Willingham looking for answers

Pasadena, Calif. - The Rose Bowl has always been pretty friendly to the Washington Huskies away from Pac-10 play, but against the UCLA Bruins, the answers just haven't come of late. The Huskies suffered their sixth-straight away loss to the Bruins, 44-31, and Washington Head Coach Tyrone Willingham was left scratching his head. But he understood what was at the heart of it.

"It may have been just one of those days," Willingham said. "But it wasn't like our guys didn't want to or weren't trying. We've got to execute."

The Bruins, who rushed for 83 yards a week ago on the road against Utah - found the going a whole lot easier against Washington. UCLA finished the night with 333 yards on the ground, and two 100-yard rushers (Chris Markey - 193 and Kahlil Bell - 109).

"We knew coming in that they ran the split zone and that would be a play we would have to do a great job against," Willingham said. "And we probably just didn't get our end underneath to support it the right way."

The UW offensive machine didn't get fully on track until the fourth quarter, but when it did find some success, it really started to roll. Redshirt frosh Jake Locker threw for three touchdowns in the final stanza, but every time the Huskies threw a haymaker the Bruins' way, they shot right back with big play after big play.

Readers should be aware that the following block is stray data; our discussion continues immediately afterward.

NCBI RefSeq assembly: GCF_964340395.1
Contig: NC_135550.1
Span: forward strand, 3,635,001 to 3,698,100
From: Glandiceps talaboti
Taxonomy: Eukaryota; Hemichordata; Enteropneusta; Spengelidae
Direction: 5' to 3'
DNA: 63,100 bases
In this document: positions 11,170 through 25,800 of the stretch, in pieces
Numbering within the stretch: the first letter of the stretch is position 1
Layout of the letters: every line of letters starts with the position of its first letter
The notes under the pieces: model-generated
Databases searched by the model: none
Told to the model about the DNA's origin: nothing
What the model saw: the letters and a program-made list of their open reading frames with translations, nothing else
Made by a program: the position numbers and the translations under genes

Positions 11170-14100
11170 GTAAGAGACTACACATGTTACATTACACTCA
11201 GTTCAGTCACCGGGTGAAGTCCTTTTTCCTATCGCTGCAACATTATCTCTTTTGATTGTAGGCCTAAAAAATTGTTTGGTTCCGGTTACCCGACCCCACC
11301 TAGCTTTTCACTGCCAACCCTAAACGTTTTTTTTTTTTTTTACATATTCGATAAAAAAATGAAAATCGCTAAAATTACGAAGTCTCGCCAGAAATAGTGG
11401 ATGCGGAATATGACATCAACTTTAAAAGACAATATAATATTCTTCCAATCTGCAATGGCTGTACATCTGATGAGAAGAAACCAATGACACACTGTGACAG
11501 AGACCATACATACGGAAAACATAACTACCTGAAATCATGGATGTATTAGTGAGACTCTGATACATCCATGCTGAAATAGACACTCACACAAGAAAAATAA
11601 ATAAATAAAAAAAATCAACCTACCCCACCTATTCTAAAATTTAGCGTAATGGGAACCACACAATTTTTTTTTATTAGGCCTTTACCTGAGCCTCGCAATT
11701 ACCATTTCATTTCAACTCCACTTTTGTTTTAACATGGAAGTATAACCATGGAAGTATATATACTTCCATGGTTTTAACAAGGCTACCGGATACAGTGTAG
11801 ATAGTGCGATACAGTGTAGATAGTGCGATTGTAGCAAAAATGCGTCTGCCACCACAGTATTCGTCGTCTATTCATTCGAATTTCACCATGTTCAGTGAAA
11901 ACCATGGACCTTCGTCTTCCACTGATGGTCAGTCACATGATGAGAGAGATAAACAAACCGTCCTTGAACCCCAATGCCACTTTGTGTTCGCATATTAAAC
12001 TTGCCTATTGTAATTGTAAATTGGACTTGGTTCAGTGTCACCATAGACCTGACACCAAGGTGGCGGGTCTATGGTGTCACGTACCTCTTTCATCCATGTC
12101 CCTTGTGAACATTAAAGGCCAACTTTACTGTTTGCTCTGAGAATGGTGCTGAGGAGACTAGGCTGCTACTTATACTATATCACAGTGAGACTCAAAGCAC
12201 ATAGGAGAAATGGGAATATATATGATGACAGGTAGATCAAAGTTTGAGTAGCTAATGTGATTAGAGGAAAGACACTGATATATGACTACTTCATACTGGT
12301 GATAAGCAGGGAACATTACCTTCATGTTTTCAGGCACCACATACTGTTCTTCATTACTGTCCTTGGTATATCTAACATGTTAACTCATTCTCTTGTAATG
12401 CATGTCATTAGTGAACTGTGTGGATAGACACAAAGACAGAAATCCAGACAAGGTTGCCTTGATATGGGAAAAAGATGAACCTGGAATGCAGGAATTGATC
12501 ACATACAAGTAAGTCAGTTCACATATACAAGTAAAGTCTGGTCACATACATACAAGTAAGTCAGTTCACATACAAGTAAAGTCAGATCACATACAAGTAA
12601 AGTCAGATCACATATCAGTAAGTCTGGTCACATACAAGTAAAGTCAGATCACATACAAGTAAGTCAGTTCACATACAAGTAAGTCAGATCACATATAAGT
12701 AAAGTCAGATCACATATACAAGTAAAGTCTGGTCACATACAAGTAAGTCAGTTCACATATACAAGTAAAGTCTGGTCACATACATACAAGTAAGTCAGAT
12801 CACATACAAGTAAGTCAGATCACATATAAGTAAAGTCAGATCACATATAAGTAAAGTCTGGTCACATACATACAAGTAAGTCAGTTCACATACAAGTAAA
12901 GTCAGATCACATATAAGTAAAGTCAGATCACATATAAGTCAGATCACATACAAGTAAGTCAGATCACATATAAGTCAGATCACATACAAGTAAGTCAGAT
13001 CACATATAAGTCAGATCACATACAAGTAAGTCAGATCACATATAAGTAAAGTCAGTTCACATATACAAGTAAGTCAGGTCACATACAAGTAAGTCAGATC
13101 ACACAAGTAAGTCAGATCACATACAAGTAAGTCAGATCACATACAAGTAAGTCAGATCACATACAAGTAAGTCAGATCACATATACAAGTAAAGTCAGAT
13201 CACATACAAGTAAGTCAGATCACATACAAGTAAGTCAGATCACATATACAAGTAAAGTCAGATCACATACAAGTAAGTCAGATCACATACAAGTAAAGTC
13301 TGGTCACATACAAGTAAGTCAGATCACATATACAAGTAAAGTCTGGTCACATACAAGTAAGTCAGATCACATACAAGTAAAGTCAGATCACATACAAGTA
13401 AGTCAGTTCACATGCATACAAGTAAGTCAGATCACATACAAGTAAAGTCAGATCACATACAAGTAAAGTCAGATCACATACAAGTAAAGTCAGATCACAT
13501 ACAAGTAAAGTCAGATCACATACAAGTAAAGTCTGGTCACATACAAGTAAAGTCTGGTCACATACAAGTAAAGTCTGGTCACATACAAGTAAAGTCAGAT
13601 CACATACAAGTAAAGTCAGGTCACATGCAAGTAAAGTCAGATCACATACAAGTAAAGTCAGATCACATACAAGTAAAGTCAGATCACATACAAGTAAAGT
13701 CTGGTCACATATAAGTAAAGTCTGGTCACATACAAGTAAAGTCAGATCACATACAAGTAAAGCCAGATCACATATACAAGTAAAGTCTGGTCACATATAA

"There were a couple of times when boom, one more play in we're in the football game," Willingham said. "But we couldn't come up with that one play we needed to stop another drive to cut that spread down."

It was point-counterpoint, and Washington never could get themselves out of a hole. Locker throws a pass to Anthony Russo in the corner of the end zone, and Russo goes up high and makes a great play. Four plays later, Chris Markey goes untouched 72 yards, and the Dawgs found themselves again down by two scores.

Locker was not to be outdone, finding Russo again - this time in a seam right down the middle for 63 yards for another big play. And like a champion prizefighter, UCLA took a short kickoff and ran it back the very next play to extend their lead back to 14.

"Our team kept fighting," Willingham said. "That wasn't an issue. But we didn't put ourselves in a position to jump on top of them. It affected our ability to get it done. Those are plays we can't give up. We have to avoid those. There's probably up to 30 points in there, on plays of that nature. We put our defense in a tough position starting the second half. They played on short fields, and it's hard to do that."

Short fields wasn't the Huskies' only problem. The Bruins were playing short-handed too, and when Pat Cowan left the game at a crucial juncture near the beginning of the fourth quarter, UCLA Head Coach Karl Dorrell put the game in the hands of completely untested walk-on quarterback McLeod Bethel-Thompson.

Mesphin Forrester.

"Our team kept fighting," Willingham reiterated. "But the execution and consistency isn't there. And as coaches - we have to put them in the perfect position, and then we have to get the execution.

"It's never one person."

No question it was a group effort, all the way around. And since those in sport are ultimately judged by wins and losses, it's not going to be the yards given up, or the points, or that's going to hit Willingham the hardest.

It's that 'L' that will show up on the Huskies' ledger come Sunday.

"The loss is it," he said. "The loss is what gets you, no matter how it comes."

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